When it came time to apply for vet school, there was only one place I wanted to go. Auburn University set the bar on medicine; Auburn educated every veterinarian I knew at the time, and Auburn was my dream.

I thought Auburn was a mythical town, full of the best vets in the world, and home to legends like Carson, Wolfe, and Dr. J.T. Vaughn. Auburn was rigorous and tough, and with 34 seats available for Kentucky residents, I knew it would be a major challenge to be accepted.

Being accepted was only the beginning, we were expected to arrive promptly for class, wearing khakis and a tie each day. Class was eight hours per day, and on average, we studied three to four hours for each hour of lecture we completed. The standards were high, and they had no intentions of giving participation medals for vet school.

I remember Dr. Coleman describing the standards she demanded for each student in anatomy, and I am convinced she would have sent us all home, if we couldn’t have achieved that standard. ( she did send a few) My point is, Auburn expected us to represent them well. Auburn’s culture demanded that we hold to their standards and meet high expectations. Being mediocre carried self disappointment, but it paled in comparison to letting down the Auburn faculty. You didn’t want to be “that guy” who screwed up a spay on the clinical floor, or who poorly prepared for medicine rounds .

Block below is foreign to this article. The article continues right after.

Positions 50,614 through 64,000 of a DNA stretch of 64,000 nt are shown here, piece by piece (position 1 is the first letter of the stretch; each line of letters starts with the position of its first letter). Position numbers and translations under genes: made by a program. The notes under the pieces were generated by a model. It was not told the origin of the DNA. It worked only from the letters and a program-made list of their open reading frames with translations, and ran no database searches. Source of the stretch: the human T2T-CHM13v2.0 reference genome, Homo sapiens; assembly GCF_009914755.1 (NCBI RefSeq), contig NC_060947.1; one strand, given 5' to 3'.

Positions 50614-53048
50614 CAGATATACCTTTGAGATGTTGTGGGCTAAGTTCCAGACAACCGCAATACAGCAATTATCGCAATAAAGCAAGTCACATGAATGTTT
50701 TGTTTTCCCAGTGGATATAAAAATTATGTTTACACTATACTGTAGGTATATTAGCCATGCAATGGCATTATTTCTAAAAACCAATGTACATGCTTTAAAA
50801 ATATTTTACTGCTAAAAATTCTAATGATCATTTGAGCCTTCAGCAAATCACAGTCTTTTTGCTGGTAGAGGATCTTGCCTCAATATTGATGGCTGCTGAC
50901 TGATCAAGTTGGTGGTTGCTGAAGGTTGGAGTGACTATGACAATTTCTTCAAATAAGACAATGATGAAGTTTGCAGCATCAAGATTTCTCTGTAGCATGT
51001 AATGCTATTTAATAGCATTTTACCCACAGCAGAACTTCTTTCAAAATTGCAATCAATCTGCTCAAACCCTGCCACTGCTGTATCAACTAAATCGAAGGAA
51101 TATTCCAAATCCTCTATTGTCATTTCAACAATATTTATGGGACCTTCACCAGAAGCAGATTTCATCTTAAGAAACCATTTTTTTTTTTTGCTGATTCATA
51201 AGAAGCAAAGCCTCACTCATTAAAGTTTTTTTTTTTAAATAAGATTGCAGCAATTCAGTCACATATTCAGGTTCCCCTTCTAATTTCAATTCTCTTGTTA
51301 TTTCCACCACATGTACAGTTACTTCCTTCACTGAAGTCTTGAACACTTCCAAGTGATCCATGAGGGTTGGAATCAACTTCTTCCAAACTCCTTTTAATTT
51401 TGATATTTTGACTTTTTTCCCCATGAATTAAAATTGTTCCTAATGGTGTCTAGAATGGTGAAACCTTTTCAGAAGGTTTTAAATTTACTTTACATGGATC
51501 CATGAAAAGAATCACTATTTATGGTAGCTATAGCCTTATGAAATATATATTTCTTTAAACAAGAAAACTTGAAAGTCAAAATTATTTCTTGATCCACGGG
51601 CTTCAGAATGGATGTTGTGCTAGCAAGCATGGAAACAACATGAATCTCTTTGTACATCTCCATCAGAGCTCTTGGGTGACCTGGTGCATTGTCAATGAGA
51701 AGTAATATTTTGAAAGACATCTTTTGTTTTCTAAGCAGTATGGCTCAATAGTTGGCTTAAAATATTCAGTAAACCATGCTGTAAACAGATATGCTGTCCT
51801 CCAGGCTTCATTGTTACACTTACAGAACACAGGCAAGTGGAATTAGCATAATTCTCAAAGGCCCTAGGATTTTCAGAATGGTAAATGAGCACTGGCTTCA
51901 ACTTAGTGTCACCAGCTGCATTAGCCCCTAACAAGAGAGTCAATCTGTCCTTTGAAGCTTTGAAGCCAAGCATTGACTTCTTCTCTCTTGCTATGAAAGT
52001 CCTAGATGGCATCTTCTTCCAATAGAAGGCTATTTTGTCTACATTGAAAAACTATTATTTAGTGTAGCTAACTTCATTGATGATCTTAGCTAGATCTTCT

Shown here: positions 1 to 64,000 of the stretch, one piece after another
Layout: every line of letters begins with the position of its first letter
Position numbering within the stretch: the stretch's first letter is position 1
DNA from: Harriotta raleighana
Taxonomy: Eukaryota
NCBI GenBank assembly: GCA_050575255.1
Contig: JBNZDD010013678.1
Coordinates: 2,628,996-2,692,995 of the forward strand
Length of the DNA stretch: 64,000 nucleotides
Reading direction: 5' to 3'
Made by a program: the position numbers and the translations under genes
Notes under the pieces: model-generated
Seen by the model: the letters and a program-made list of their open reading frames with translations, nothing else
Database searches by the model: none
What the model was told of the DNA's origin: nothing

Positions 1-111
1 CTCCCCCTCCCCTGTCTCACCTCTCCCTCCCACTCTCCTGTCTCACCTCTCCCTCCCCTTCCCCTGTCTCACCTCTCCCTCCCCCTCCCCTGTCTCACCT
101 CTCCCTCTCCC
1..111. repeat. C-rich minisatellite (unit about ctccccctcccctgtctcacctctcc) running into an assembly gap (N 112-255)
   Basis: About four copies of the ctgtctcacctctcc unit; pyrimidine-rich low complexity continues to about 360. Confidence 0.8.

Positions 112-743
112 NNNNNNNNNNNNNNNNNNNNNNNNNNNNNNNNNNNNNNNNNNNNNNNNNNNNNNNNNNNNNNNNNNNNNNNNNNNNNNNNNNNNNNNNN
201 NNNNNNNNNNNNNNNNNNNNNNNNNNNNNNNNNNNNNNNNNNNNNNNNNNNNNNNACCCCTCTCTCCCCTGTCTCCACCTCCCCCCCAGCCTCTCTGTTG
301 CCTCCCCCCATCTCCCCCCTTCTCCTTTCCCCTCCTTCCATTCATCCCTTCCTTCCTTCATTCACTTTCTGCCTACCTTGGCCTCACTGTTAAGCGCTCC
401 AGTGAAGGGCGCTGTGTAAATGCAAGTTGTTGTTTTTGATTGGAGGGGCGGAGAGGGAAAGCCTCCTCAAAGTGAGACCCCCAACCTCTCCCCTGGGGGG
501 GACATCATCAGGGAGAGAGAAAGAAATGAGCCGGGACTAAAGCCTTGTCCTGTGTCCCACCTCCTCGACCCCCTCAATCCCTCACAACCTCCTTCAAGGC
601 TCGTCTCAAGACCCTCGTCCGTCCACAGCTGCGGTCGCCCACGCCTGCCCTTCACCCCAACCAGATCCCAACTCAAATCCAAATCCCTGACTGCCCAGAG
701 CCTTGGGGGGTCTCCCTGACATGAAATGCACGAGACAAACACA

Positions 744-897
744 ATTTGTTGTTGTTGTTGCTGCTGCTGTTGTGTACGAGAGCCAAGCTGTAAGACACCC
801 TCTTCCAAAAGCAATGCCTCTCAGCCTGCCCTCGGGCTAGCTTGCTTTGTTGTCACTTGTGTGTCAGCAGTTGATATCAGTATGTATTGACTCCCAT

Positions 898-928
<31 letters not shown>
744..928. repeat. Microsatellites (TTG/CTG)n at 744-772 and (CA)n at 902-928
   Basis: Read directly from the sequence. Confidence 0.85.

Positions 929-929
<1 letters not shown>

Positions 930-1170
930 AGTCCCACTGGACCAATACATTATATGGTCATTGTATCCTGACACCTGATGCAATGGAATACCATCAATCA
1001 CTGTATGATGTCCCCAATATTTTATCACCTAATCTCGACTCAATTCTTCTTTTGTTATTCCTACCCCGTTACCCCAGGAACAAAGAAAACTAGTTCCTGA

When we started Todd County Animal Clinic clinic, we wanted to set the standard. We wanted to emulate the culture I grew up in at Auburn. It was part of our mission to be more than mediocre; we recruit the best people we can find,( often with no vet experience), and we continually train them in patient care, communication, and office management.

Being excellent in medicine is a continual battle; in the last year, we have added diagnostic tools like bloodwork machines, a microbiology lab, digital x ray, ultrasonography, and pulse/ oxygen monitoring systems for surgery.

We completed our first irap case this year, and just returned from training involving milking systems analysis in Wisconsin. It’s important for us to continually offer the best in medicine and patient care for our people, community, and clientele.

To truly excel in medicine, we can never forget our roots. Veterinarians were originally tasked with finding ways to protect our human population from animal diseases. Our clinic is attempting to help prevent diseases like rabies from entering our community through the stray animal population. We have partnered with TOdd county TNR to sterilize and vaccinate stray cats around the area. We also work with local rescue and adoption organizations to find quality homes for stray pets, and give them vet care before they travel to their new homes. Our first mission is excellence in medicine, and over the course of the week, we will delve into the rest of our mission, and the steps we are taking to achieve it.

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